OBERLIN — The Rev. Andy Call, pastor of First United Methodist Church in Oberlin, said Saturday’s community forum to discuss existing and proposed gun laws likely would not have happened had it not been for action taken by the city last year to repeal some local gun laws after a pro-gun group sued the community.
“No, we probably wouldn’t have been here today,” Call said of the forum attended by about 40 people in the fellowship hall of Mt. Zion Baptist Church.
“People feel very passionately about this issue,” Call said, adding, “We’re not trying to take a particular position here. We want to respect different stances.”
Still, most of those who asked questions and made comments seemed to favor laws seeking to restrict gun ownership and tighten access to firearms.
The bulk of the program was presented by David Eggert, a South Euclid resident, and member of God Before Guns, a faith-based coalition of Northeast Ohio churches working to reduce gun violence.
“I had had enough,” Eggert said in explaining how he became active with the advocacy group. “I feel people of faith should lead the way against gun violence.”
“God Before Guns” was formed in 2013 as an outgrowth of a workshop on gun violence at Cleveland’s Forest Hills Presbyterian Church in the aftermath of the 2012 mass school shootings in Newtown, Conn.
Gun sales have risen notably after mass shootings, Eggert said, “over fears of (possible) government regulation” of firearms.
“Obama has been a great gun salesman,” Eggert said, noting the general rise in firearm sales since the Democratic president has taken office and repeatedly spoken out against gun violence.
Eggert noted the growing impact state law has on local efforts to control guns and gun ownership.
“Local laws can’t conflict with state law,” he said.
Oberlin City Council repealed a number of local firearm ordinances last fall after City Law Director John Clark warned the city could face significant penalties and other costs if laws remained on the books that dealt with carrying a concealed weapon, improperly using and possessing firearms and possessing a replica or defaced firearm.
The repeal of the local ordinances in November came in response to a lawsuit filed by Ohioans for Concealed Carry over the city’s regulations of possession of firearms in Oberlin parks.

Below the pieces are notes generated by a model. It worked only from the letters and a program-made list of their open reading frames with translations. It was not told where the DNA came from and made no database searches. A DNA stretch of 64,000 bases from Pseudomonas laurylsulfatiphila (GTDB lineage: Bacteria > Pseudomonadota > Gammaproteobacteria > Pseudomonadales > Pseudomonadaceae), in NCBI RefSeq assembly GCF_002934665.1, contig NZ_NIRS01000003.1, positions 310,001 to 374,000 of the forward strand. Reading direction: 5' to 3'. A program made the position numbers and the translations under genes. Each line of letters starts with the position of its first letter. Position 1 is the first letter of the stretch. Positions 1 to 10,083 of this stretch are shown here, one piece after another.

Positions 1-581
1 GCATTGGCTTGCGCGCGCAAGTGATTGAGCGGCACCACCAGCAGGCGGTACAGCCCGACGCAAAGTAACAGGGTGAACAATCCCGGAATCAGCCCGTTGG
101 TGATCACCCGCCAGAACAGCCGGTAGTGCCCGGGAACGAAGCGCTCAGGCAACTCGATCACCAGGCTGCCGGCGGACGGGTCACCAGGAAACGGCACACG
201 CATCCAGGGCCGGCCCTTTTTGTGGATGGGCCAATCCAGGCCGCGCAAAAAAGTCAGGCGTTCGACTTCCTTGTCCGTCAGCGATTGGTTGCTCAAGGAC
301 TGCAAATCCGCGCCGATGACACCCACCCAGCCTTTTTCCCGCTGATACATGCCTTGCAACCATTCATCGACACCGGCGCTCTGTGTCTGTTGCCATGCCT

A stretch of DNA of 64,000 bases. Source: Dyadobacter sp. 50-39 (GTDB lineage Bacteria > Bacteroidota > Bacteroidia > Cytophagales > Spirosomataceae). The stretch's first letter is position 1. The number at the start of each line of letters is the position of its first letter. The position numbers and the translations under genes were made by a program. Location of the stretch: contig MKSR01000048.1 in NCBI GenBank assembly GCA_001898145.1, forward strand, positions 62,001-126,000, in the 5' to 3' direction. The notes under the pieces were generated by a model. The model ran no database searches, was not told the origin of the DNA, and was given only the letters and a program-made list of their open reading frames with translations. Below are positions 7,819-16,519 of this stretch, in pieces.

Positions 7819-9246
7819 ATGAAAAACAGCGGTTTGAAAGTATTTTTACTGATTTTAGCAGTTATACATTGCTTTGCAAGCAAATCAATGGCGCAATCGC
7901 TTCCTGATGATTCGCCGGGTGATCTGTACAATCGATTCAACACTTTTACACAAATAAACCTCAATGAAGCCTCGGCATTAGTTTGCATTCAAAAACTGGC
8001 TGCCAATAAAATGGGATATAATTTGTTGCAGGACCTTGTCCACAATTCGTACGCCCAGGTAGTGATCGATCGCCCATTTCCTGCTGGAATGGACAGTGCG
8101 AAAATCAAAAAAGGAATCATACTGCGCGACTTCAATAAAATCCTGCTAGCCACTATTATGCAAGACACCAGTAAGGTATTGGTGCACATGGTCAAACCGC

To emphasize the need for continued work to support legislation and other steps to curb gun violence, Eggert cited 2010 statistics that showed there were 11,078 gun-related homicides in the U.S., of which 396 were in Ohio.
Most Ohio gun legislation “is very partisan,” Eggert said, with measures aimed at controlling firearm possession coming primarily from Democrats, while a much larger number of bills favoring gun owners come from Republicans.
Representatives of various groups, including God Before Guns and the Ohio Coalition Against Gun Violence, met with about 40 state legislators, most Republicans, last week in Columbus to show their support for House Bill 31, a measure to require firearms be secured from minors in secure cabinets, safes or with trigger locks.
Eggert termed the child protection law a priority. “It’s a no-brainer.”
Opposition to the measure commonly takes the form of people who say it isn’t needed, Eggert said.
“They say it’s common sense to lock up guns, why pass a law,” Eggert said. “I don’t understand the opposition to that bill. Texas has lots of guns, but they also have a child protection law.”
The Rev. Kristine Eggert, wife of David Eggert and pastor of Disciples Christian Church in Cleveland Heights, told the group House Bill 31 is unlikely to pass in an election year.
Conversely, Eggert said odds of passage are good for House Bill 203, the so-called “Stand Your Ground” measure that has already cleared the Ohio House and now goes before the state Senate “that has a stronger GOP majority.”
The measure would alter the state’s “personal protection laws” to extend homeowners’ legal rights to use firearms not only inside their own homes to protect themselves from intruders, but beyond their properties to situations in which they believe to be in danger of their lives.
Oberlin City Council previously approved a resolution opposing the bill.
Eggert encouraged people to support laws restricting gun ownership and accessibility by working with groups such as God Before Guns.